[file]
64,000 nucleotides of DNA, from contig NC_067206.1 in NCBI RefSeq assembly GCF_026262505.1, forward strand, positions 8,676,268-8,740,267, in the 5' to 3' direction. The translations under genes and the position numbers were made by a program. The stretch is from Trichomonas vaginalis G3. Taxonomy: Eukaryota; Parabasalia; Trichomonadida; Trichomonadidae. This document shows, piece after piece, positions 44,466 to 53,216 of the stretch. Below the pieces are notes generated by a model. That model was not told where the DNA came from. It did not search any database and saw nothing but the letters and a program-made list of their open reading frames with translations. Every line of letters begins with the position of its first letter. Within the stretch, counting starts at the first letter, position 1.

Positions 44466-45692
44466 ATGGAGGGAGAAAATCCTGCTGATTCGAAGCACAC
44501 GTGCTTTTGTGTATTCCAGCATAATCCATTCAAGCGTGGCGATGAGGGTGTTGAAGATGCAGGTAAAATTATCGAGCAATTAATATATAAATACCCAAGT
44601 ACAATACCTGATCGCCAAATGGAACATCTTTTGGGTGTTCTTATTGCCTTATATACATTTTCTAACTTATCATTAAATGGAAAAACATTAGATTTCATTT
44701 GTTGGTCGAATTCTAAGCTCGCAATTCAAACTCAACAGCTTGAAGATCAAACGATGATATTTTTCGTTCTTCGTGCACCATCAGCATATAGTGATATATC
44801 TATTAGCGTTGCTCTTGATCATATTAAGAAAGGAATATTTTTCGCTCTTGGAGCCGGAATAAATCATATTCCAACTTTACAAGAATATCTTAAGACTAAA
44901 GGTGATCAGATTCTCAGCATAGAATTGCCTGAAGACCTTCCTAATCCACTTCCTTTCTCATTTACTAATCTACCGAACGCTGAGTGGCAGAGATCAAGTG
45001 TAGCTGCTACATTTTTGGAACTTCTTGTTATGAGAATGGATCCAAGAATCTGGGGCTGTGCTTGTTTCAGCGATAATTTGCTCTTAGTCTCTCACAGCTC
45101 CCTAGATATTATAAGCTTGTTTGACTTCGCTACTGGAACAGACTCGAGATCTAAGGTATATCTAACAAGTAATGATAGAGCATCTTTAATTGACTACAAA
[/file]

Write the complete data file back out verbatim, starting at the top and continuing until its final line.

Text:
64,000 nucleotides of DNA, from contig NC_067206.1 in NCBI RefSeq assembly GCF_026262505.1, forward strand, positions 8,676,268-8,740,267, in the 5' to 3' direction. The translations under genes and the position numbers were made by a program. The stretch is from Trichomonas vaginalis G3. Taxonomy: Eukaryota; Parabasalia; Trichomonadida; Trichomonadidae. This document shows, piece after piece, positions 44,466 to 53,216 of the stretch. Below the pieces are notes generated by a model. That model was not told where the DNA came from. It did not search any database and saw nothing but the letters and a program-made list of their open reading frames with translations. Every line of letters begins with the position of its first letter. Within the stretch, counting starts at the first letter, position 1.

Positions 44466-45692
44466 ATGGAGGGAGAAAATCCTGCTGATTCGAAGCACAC
44501 GTGCTTTTGTGTATTCCAGCATAATCCATTCAAGCGTGGCGATGAGGGTGTTGAAGATGCAGGTAAAATTATCGAGCAATTAATATATAAATACCCAAGT
44601 ACAATACCTGATCGCCAAATGGAACATCTTTTGGGTGTTCTTATTGCCTTATATACATTTTCTAACTTATCATTAAATGGAAAAACATTAGATTTCATTT
44701 GTTGGTCGAATTCTAAGCTCGCAATTCAAACTCAACAGCTTGAAGATCAAACGATGATATTTTTCGTTCTTCGTGCACCATCAGCATATAGTGATATATC
44801 TATTAGCGTTGCTCTTGATCATATTAAGAAAGGAATATTTTTCGCTCTTGGAGCCGGAATAAATCATATTCCAACTTTACAAGAATATCTTAAGACTAAA
44901 GGTGATCAGATTCTCAGCATAGAATTGCCTGAAGACCTTCCTAATCCACTTCCTTTCTCATTTACTAATCTACCGAACGCTGAGTGGCAGAGATCAAGTG
45001 TAGCTGCTACATTTTTGGAACTTCTTGTTATGAGAATGGATCCAAGAATCTGGGGCTGTGCTTGTTTCAGCGATAATTTGCTCTTAGTCTCTCACAGCTC
45101 CCTAGATATTATAAGCTTGTTTGACTTCGCTACTGGAACAGACTCGAGATCTAAGGTATATCTAACAAGTAATGATAGAGCATCTTTAATTGACTACAAA